Friday, May 20, 2011

Additions to Mitchell Acres

We've been quite busy down here on our little farm.  This week has been especially exciting.

On Monday, Tyler's birthday present came in the mail.

The queen is inside this candy-coated container.  The drones (male bees) will basically eat her out of there to ensure that they will accept her since they had to fight for her.  Almost romantic, isn't it?  Almost.

The guards are getting set up and establishing their new home.  You can't get a feel for it in the picture, but bees were flying everywhere.  It was crazy awesome.  Mostly crazy.  But a lot of awesome, too.

Then this morning as we were getting ready to eat breakfast we saw this little site outside.

One of our hens went broody (or, got those motherly instincts and laid on her eggs without leaving them except for a rare bite to eat or a quick drink) a few weeks ago.  We've had ducks go broody before, but nothing ever came of it, so we weren't sure what to expect.  Hallelujah!  Eight brand new little chicks!  The best part?  We didn't have to run the incubator and we don't have to run the heat lamp.  Mother Nature is taking care of it all.  And we have enough other hens that kept laying eggs for us to gather while she's gone all motherly (when they go broody they stop laying for a couple months).

After we saw the chicks we ran inside to finish our breakfast when a truck pulled up in the driveway with our two new sheep in the back!  We were up to 11 goats and couldn't afford to keep feeding them so when the opportunity to trade some of our goats for sheep came up, we took it.  Sheep just need grass, a salt lick and water (unless they're pregnant or you want to get some great wool from them).  So this will save us a bundle and we get to still have some cool animals.
 The brownish, patchy one is the female (a katahdin).  She has hair, not wool.  She's shedding.  The black and white one behind her is a Jacob ram.  He's a wool sheep.  We are quite excited about it!  Next year he should be ready to shear, so we'll go get a lesson or two on how to do that.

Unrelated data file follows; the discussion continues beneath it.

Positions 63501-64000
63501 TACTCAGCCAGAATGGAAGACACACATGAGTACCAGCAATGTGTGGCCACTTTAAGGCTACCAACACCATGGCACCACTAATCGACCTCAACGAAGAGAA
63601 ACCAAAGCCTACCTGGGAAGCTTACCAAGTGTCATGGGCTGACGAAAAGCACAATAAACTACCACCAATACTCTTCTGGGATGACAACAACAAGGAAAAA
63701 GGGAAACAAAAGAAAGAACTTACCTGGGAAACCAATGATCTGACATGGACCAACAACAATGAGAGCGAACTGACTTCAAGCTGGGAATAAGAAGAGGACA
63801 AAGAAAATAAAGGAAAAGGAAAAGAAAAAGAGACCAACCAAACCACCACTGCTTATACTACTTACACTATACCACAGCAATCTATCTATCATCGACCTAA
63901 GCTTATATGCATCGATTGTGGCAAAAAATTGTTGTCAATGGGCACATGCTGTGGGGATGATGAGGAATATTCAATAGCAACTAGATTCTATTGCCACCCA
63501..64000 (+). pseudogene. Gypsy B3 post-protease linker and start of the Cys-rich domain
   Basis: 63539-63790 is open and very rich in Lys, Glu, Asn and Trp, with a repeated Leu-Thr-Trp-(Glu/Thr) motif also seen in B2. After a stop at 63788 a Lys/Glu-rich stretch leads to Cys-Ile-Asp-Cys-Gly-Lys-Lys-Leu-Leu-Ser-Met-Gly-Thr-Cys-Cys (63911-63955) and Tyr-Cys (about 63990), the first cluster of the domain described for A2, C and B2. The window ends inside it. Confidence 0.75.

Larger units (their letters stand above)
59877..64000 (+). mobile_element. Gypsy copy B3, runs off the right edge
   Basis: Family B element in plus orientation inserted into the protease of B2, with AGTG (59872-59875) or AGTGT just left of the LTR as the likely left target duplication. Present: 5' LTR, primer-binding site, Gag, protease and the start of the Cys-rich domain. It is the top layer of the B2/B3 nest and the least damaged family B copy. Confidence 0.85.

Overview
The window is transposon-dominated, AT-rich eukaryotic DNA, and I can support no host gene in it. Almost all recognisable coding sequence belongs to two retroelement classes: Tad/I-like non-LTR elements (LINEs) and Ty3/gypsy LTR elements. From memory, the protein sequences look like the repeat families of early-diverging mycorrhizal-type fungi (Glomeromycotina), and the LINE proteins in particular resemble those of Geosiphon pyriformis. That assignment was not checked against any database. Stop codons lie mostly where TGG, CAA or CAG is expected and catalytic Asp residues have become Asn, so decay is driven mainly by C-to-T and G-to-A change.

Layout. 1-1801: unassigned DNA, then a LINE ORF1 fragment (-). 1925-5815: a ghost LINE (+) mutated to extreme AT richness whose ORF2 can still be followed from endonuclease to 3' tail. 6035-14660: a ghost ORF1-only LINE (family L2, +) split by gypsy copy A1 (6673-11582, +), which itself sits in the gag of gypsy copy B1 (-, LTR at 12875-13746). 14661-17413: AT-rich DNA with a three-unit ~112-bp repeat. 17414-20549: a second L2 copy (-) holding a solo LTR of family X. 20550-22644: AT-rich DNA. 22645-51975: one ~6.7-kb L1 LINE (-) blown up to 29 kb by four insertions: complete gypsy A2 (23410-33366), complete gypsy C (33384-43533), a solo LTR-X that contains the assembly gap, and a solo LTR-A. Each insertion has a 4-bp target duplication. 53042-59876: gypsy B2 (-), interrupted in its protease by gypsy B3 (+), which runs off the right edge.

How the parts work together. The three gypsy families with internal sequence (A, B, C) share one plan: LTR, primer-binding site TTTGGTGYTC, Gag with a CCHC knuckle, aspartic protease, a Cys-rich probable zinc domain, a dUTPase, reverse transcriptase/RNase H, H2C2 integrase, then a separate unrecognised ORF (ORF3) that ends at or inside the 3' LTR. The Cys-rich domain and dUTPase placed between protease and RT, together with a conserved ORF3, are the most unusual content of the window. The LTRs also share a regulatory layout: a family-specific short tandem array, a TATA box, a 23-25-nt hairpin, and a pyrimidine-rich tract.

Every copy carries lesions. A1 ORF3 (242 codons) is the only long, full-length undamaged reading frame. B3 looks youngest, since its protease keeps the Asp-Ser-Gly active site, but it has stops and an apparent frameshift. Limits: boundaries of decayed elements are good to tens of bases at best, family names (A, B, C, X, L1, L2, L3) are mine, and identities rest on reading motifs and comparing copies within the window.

But not to worry - we didn't get rid of all our goats.  We still have our 4 kids (for sale), plus 3 adults (2 of which are for sale).  And one of them actually gives us milk.  We couldn't get close to any of our original nanny goats to milk them, but a few weeks ago an amazing opportunity came up for us to get a Lamancha (a dairy goat breed) for a GREAT price from some great people, so we did it.  Not expecting to be able to milk her right away, we were very surprised when we picked her up and told the people our plans for her.  They said, "Well, we actually just sold her kid a while ago and even though he was probably too old to still be nursing, he was, so she still has some milk.  You could probably try milking her right away!"  So we did.  And she did.

I did have a picture, but it's gone.  Sorry.  Anyway, since then we've been milking her twice a day.  Tyler in the wee hours of the morning before he goes to school and, yes, I milk her, too.  Most nights because Tyler doesn't get home until very, very late.  He's better at it, though.  I'm getting there.  We get about 1 to 1 1/2 cups a day from her.

So - if anyone wants to come take a field trip and see this cool factory of life we have going on over here, just let us know!